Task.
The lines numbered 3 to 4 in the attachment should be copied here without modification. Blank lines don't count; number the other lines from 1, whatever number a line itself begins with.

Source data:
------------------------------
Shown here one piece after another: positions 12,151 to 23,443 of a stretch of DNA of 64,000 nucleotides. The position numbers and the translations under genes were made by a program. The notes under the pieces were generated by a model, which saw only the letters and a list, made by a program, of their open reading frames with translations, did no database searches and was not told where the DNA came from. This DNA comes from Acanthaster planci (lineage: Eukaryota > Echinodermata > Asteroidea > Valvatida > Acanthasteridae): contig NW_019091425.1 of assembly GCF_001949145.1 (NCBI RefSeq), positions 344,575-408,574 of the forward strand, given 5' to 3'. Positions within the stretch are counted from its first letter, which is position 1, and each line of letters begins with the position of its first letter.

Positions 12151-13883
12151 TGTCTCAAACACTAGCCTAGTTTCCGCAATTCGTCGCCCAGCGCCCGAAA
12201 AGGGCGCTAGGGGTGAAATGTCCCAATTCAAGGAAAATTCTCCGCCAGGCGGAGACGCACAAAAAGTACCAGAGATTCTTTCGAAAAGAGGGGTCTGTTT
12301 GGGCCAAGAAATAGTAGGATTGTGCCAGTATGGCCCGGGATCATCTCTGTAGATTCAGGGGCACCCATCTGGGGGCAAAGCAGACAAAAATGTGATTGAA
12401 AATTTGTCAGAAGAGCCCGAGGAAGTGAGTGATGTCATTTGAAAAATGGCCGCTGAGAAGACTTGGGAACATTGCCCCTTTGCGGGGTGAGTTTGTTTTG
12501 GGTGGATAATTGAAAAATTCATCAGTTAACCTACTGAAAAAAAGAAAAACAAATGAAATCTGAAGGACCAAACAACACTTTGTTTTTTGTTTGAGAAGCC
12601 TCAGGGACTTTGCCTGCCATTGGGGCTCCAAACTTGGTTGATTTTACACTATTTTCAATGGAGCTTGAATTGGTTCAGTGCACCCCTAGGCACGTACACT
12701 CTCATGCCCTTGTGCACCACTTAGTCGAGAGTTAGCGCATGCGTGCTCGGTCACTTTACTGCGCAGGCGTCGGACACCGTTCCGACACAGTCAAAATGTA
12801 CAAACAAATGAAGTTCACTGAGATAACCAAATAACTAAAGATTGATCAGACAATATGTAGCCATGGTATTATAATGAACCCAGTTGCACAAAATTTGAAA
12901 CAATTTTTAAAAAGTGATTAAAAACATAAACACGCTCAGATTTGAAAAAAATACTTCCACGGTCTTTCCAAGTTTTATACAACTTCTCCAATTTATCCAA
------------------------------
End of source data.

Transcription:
12151 TGTCTCAAACACTAGCCTAGTTTCCGCAATTCGTCGCCCAGCGCCCGAAA
12201 AGGGCGCTAGGGGTGAAATGTCCCAATTCAAGGAAAATTCTCCGCCAGGCGGAGACGCACAAAAAGTACCAGAGATTCTTTCGAAAAGAGGGGTCTGTTT